Wickramasinghe, N. Chandra (1939–)
Sri Lankan astronomer who has made contributions to the theory of cosmic
dust and is a leading advocate of the panspermia
hypothesis. A long-time colleague of the late Fred Hoyle,
Wickramasinghe is currently Professor of Applied Mathematics and Astronomy
at Cardiff University of Wales and Director of the Cardiff Centre for Astrobiology.
Wickramasinghe and Hoyle began arguing for a modern version of panspermia
in the mid-1970s. The first identification of organic polymers in interstellar
grains was made by Wickramasinghe in 19741 and the first association
of a biopolymer with interstellar dust was made by Hoyle and Wickramasinghe
in 19772. In 1974 Wickramasinghe proposed that dust in interstellar
space and in comets was largely organic – an idea that now has wide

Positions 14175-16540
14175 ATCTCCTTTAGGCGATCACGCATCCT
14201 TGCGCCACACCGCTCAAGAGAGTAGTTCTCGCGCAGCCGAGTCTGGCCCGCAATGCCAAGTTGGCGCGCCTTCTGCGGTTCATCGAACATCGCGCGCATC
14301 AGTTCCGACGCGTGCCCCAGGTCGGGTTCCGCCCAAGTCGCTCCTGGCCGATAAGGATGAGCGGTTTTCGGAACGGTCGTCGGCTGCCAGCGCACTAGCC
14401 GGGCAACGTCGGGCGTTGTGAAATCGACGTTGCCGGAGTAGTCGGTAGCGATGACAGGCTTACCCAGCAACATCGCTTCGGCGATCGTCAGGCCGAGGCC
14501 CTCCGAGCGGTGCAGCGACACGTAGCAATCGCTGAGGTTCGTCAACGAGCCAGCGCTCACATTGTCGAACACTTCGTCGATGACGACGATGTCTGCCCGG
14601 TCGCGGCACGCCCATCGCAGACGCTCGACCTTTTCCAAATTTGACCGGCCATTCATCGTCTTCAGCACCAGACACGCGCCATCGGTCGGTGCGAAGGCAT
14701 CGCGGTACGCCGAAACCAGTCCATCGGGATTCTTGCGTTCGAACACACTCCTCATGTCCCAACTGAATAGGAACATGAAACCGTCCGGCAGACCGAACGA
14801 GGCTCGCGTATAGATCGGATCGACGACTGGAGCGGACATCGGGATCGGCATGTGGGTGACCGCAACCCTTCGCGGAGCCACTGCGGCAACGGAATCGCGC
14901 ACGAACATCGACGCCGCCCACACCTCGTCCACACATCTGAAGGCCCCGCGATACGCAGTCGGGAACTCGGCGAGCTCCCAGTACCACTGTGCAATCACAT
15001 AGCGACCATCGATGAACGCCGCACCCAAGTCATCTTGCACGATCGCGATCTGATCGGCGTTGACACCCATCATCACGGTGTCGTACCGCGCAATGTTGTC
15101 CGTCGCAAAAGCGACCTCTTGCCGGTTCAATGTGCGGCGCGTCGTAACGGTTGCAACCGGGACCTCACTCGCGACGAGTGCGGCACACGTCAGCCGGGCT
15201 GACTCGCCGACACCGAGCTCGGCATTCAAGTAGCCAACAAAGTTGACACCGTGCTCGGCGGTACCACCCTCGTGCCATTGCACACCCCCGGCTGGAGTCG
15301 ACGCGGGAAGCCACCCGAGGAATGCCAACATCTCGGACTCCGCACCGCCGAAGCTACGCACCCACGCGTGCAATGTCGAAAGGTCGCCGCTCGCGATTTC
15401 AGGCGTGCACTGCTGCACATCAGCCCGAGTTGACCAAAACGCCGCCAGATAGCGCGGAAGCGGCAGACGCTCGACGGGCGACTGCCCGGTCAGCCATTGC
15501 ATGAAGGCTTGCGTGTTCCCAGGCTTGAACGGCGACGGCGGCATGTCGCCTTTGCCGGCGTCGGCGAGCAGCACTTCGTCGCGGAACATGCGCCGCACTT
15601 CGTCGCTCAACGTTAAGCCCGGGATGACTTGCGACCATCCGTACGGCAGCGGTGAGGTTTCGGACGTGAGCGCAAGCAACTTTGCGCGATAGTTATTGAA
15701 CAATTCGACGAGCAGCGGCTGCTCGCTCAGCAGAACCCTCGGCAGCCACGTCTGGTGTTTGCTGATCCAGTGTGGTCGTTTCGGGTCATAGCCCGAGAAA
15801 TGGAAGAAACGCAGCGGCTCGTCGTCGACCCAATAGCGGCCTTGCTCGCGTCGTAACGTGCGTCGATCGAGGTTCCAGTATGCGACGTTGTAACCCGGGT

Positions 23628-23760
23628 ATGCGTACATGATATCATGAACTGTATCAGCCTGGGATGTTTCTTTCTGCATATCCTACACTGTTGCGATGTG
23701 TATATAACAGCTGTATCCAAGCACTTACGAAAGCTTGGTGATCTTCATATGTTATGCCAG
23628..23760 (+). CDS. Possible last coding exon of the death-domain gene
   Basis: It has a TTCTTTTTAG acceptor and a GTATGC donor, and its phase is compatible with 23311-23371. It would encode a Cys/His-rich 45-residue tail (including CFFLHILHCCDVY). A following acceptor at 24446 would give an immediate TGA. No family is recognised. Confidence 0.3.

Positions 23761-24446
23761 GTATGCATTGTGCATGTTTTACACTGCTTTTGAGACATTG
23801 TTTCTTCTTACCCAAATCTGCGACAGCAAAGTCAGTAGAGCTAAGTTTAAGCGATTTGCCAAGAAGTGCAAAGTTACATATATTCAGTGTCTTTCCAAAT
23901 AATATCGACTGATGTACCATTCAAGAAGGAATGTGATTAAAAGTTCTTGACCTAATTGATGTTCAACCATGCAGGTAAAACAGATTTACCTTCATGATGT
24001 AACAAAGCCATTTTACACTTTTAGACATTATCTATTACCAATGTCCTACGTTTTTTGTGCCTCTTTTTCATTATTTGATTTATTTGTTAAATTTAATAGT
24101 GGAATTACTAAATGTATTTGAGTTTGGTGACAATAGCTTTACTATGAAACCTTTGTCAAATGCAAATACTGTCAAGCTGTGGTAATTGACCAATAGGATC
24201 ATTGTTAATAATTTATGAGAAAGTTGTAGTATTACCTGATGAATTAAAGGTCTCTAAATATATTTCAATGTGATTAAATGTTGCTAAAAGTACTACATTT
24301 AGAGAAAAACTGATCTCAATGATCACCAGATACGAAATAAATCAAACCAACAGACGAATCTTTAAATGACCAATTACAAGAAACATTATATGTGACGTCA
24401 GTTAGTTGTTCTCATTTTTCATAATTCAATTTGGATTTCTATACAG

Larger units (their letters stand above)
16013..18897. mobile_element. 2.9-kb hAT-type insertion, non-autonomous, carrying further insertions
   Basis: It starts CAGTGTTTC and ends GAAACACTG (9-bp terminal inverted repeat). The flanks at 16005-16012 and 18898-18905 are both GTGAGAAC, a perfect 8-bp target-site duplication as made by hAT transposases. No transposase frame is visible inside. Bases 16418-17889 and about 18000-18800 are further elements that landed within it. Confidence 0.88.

observational support. However, his claims to have recovered organisms of
extraterrestrial origin from the stratosphere and that some global outbreaks
of disease, including 'flu epidemics and possibly SARS, are caused by viruses
from space have met with some skepticism. Formerly a Fellow of Jesus College
Cambridge, Wickramasinghe is an award-winning poet and the author or co-author
of over 20 books and over 250 scientific papers.
- Wickramasinghe, N. C., "Formaldehyde polymers in interstellar space",
Nature, 252, 462, 1974.
- Hoyle, F., and Wickramasinghe, N. C. "Polysaccharides and the infrared
spectra of galactic sources", Nature, 268, 610, 1977.